childhood meditations

Alin Mathews, modified 8 Years ago at 3/25/15 7:59 AM
Created 8 Years ago at 3/25/15 2:20 AM

childhood meditations

Posts: 177 Join Date: 1/25/13 Recent Posts
I began intense concentration practices earlier than i can remember. by the time i was 11 i had achieved extreme dexterity and hyper focussed visual observation.
It wasn't until i was well into adult life studying the nature of conciousness and meditating that i realised i had spent most of my childhood in deep meditation, as most children probably do. 

basically drawing is archery except one hits the bulls eye with a pencil instead of an arrow. body-mind is trained to be extremely still while aiming. ancient Japanese archers and craftsmen even went on special diets to maintain it. 

my intense visual concentrations often moved into a natural resting state where the eyes would focus on one line until it dissappeared and a blissful stillness became an open eye, not seeing meditation lasting up to 30mins sitting in a chair, undisturbable by siblings.       

three basic abilities are trained to draw precision reproductions of 3D images as the human eye sees them. all require exquisite concentration and equanimity, as the tendency to lose patience at such a young age has to be overcome. 

The 1st skill to be trained was manual dexterity which began by copying 2D images (comics). the earlier that manual dexterity is achieved the sooner it becomes permanent. no further training is then needed as it doesnt deteriorate with age unless the motor neurons do. but visual perception and the mind's eye, never stops learning.

Next came the rendering of 3D perception. for this training the visual cortex had to ignore the complete picture and see in minute detail the many abstract shapes (which include the shapes of empty spaces) that make up the 'appearance' of 3D forms. ancient artists couldn't discern these shapes so visual perception and color memory in modern humans will probably continue developing.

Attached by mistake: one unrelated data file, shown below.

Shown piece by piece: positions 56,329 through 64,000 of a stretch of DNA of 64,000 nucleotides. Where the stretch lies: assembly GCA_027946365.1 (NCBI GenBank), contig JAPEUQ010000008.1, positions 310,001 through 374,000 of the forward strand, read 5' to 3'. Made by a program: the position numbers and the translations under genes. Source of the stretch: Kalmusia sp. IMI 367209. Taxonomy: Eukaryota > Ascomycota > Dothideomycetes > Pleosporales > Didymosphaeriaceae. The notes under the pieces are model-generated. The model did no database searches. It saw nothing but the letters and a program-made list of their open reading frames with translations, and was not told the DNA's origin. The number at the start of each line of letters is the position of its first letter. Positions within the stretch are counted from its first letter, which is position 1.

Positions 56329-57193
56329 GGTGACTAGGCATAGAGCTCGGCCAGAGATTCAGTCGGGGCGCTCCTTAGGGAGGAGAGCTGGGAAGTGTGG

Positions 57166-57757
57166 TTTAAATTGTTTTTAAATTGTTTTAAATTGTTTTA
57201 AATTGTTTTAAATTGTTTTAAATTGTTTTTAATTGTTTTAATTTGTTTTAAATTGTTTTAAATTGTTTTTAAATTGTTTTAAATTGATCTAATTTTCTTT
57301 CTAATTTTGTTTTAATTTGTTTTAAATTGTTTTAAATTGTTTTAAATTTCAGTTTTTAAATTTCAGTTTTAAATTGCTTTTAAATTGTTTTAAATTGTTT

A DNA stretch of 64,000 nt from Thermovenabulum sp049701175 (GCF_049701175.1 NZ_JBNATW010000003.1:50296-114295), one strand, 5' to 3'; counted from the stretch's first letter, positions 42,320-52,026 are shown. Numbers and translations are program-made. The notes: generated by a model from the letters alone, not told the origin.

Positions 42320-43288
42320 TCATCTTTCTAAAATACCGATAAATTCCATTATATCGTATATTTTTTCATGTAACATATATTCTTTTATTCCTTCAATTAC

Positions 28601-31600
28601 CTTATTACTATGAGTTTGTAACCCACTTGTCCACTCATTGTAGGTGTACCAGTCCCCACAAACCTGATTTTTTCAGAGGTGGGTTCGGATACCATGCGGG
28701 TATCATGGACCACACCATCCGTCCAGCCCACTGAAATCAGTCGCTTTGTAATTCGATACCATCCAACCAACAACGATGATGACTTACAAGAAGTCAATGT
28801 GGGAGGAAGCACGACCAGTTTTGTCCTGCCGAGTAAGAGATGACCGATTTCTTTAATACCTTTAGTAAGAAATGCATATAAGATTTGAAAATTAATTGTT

Next came 'the honing'. the innate measuring skills of the visual cortex (which can be amazingly precise) mentally measure those many abstract shapes then recombined them in their correct positions. thus a 'whole 3D image' without distortions can be rendered. hand-eye cordination has become one. 

this is not something 'I' did or achieved. brain simply exercised it's innate ability to overcome it's neural limitations. nature then drew itself. the choice of skills to excel at is influenced by familial and cultural exposure.   

drawing what the eye sees requires ignoring what one feels and thinks one is seeing, as they cause visual distortions like Primitive Art or 2D Egyptian art. feelings and thoughts distract the eye from what is actually apparent. eg that a foot facing forward is foreshortened doesn't make sense to the 'feeling eye'. only by concentrating on the abstract shapes the retina sees can the actual 3D image be reproduced.  

once these skills are learnt one can draw anything and go into any profession requiring extreme dexterity, from carpentry to surgery. although most in those professions don't achieve it so machines compensate.

creativity comes in when thoughts and feelings along with preferred colors and compositions are reintroduced with intentional distortions (elongated bodies etc) or complete abstraction. but precision drawers can maintain artistic integrity even in abstraction in a way non drawers cannot.

high precision drawing of what actually appears to the human eye enables one to produce more intriguing futuristic or idea-less imagery. thus Piccasso and most masters learnt it first. 

learning to draw to a photo-realist degree utilises the same mechanisms and drives that all skills utilise whether it's mastering a skate board or a violin etc. configuring the neural connections required to excel in any skill is best trained young as the neurons lose neuroplasticity and spacial connectivity with age making it impossible to learn hyper dexterity in maturity. no one (on record) has ever learnt it as an adult. but one can still express a high level of creativity at any age with color compositions and distortions or total abstractions, which is what most artist who didn't have the temperament (patience and concentration) to learn extreme dexterity in childhood, resort to. 

Adults who concentrate to this degree in early childhood meditate easily. I don't as a separate practice. i naturally meditate on everything i do.